Abbeville County, South Carolina

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Abbeville County, South Carolina
Abbevillecourt01-1000.jpg
Abbeville County Courthouse
Map of South Carolina highlighting Abbeville County
Location in the state of South Carolina
Map of the United States highlighting South Carolina
South Carolina's location in the U.S.
Founded 1785
Named for Abbeville, France
Seat Abbeville
Largest city Abbeville
Area
 • Total 511 sq mi (1,323 km2)
 • Land 490.5 sq mi (1,270 km2)
 • Water 20.5 sq mi (53 km2), 0.59%
Population
 • (2010) 25,417
 • Density 50/sq mi (19.3/km²)
Congressional district 3rd
Time zone Eastern: UTC-5/-4
Website www.abbevillecountysc.com

Abbeville County is a county located in the U.S. state of South Carolina. As of the 2010 census, its population was 25,417.[1] Its county seat is Abbeville.[2] It is the first county in the United States alphabetically.

Abbeville County is included in the Greenwood, SC Micropolitan Statistical Area, which is also included in the Greenville-Spartanburg-Anderson, SC Combined Statistical Area.

History[edit]

Both Abbeville County and the county seat, Abbeville, SC, get their name from the town of Abbeville, France.[3] The county was originally part of Ninety-Six District, South Carolina, but was designated Abbeville County in 1785, with parts of the county later going to the creation of the counties of Greenwood and McCormick.[3] Abbeville County was settled by mostly Scotch Irish and French-Huguenot farmers in the mid-18th century.[3]

In 1950 Abbeville County had a population of 22,456.[4]

Bryan McClain is the chairman of the Abbeville County Council, who also represents District 7.[5] The other members and their districts are as following:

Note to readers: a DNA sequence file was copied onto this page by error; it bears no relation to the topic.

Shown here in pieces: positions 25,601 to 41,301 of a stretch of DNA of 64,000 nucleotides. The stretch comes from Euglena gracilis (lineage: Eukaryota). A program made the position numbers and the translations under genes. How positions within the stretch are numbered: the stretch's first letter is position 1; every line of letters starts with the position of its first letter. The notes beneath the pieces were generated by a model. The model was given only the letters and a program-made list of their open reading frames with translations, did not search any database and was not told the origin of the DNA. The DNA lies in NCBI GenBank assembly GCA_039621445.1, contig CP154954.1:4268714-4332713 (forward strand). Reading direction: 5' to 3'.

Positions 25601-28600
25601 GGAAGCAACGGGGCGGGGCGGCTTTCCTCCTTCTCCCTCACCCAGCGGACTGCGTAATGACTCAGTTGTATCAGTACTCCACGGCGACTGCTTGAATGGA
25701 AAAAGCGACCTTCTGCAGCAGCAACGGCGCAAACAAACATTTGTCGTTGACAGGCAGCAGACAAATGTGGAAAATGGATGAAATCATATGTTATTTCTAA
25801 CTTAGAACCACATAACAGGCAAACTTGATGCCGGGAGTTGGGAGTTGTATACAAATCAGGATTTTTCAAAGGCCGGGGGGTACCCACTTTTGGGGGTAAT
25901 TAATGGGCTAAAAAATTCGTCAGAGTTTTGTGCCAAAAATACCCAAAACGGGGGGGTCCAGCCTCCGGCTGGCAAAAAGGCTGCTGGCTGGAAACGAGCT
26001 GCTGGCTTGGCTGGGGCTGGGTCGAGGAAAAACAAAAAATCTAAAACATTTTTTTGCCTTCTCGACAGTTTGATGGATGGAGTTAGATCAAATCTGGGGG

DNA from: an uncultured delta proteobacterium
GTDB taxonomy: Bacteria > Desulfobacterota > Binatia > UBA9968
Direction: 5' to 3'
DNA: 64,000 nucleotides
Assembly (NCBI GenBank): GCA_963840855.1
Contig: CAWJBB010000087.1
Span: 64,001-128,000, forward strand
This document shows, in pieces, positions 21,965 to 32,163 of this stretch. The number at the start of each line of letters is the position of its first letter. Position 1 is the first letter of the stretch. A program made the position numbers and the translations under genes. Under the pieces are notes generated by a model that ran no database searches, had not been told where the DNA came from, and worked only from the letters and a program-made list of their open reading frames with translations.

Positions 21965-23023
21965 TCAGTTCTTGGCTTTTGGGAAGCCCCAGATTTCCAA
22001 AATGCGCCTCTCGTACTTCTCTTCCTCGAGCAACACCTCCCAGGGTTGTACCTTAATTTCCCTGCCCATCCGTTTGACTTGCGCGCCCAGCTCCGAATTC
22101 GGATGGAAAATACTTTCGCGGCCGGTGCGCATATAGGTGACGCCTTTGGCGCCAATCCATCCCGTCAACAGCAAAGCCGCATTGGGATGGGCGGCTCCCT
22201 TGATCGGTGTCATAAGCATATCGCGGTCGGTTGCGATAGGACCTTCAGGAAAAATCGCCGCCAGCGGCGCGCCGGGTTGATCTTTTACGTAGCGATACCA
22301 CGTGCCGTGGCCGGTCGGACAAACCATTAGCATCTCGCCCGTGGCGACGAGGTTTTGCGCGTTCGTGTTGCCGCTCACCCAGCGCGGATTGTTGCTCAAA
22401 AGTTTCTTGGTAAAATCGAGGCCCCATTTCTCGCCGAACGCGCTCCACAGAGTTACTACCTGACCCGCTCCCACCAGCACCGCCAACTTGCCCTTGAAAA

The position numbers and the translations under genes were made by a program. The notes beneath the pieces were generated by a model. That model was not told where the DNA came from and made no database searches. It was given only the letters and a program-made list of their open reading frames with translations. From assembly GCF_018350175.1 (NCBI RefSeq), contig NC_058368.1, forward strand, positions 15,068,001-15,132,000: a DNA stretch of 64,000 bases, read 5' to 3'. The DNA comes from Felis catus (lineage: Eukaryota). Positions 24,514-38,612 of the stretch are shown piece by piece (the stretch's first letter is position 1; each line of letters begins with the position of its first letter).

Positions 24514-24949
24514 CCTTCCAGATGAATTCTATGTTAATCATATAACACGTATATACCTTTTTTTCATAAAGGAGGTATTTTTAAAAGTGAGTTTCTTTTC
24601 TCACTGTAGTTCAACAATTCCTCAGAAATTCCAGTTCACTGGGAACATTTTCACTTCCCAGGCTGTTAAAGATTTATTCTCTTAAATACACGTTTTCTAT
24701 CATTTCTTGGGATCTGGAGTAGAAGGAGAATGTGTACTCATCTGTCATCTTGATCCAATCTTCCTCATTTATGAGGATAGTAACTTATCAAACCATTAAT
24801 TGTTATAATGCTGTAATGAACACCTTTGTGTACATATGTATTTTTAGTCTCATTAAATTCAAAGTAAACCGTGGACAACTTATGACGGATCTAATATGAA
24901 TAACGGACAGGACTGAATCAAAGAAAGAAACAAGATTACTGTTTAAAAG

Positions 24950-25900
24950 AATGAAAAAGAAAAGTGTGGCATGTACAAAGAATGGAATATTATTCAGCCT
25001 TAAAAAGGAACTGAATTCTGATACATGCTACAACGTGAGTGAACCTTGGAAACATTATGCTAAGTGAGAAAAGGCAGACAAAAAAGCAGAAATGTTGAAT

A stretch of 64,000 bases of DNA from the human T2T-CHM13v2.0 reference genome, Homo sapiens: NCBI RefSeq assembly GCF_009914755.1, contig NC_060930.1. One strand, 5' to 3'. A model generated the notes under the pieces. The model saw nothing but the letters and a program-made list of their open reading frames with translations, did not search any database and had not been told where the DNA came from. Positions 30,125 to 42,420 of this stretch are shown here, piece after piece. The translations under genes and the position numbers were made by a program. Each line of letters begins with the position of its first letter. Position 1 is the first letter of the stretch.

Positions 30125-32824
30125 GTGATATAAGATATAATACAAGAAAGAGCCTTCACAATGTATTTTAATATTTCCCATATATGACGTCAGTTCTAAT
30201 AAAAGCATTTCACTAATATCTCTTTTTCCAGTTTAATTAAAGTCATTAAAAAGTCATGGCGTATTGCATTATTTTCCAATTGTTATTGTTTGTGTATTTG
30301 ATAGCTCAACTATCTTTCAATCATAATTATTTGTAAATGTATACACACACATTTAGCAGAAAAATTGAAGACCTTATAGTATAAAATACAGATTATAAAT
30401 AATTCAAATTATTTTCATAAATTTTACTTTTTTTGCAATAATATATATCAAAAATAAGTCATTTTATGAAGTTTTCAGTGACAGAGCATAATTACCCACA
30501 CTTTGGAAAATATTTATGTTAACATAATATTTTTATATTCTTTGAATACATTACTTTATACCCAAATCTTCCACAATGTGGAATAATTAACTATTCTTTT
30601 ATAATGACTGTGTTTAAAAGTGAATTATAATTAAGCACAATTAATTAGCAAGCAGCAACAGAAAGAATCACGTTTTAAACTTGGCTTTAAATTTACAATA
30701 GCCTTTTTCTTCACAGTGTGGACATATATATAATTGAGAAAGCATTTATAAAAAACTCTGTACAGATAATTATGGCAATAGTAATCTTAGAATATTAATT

• Charlie Stone- District 1[5]
  • John Calhoun- District 2[5]
  • Claude Thomas- District 3[5]
  • William Norris- District 4[5]
  • Oscar Klugh- District 5[5]
  • Don Campbell- District 6[5]

Geography[edit]

According to the U.S. Census Bureau, the county has a total area of 511 square miles (1,323.5 km2), of which 490.5 square miles (1,270.4 km2) is land and 20.5 square miles (53.1 km2) (4.0%) is water.[6]

Adjacent counties[edit]

Major highways[edit]

National protected area[edit]

Demographics[edit]

Historical population
Census Pop.
1790 9,197
1800 13,553 47.4%
1810 21,156 56.1%
1820 23,167 9.5%
1830 28,149 21.5%
1840 29,351 4.3%
1850 32,318 10.1%
1860 32,385 0.2%
1870 31,129 −3.9%
1880 40,815 31.1%
1890 46,854 14.8%
1900 33,400 −28.7%
1910 34,804 4.2%
1920 27,139 −22.0%
1930 23,323 −14.1%
1940 22,931 −1.7%
1950 22,456 −2.1%
1960 21,417 −4.6%
1970 21,112 −1.4%
1980 22,627 7.2%
1990 23,862 5.5%
2000 26,167 9.7%
2010 25,417 −2.9%
Est. 2012 25,101 −1.2%
U.S. Decennial Census[7]
2012 Estimate[1]

As of the census[8] of 2000, there were 26,167 people, 10,131 households, and 7,284 families residing in the county. The population density was 52 people per square mile (20/km²). There were 11,656 housing units at an average density of 23 per square mile (9/km²). The racial makeup of the county was 68.33% White, 30.29% Black or African American, 0.10% Native American, 0.23% Asian, 0.03% Pacific Islander, 0.31% from other races, and 0.71% from two or more races. 0.83% of the population were Hispanic or Latino of any race. 22.1% were of American, 9.7% Irish, 6.7% English, 5.5% German and 5.3% Scotch-Irish ancestry according to Census 2000.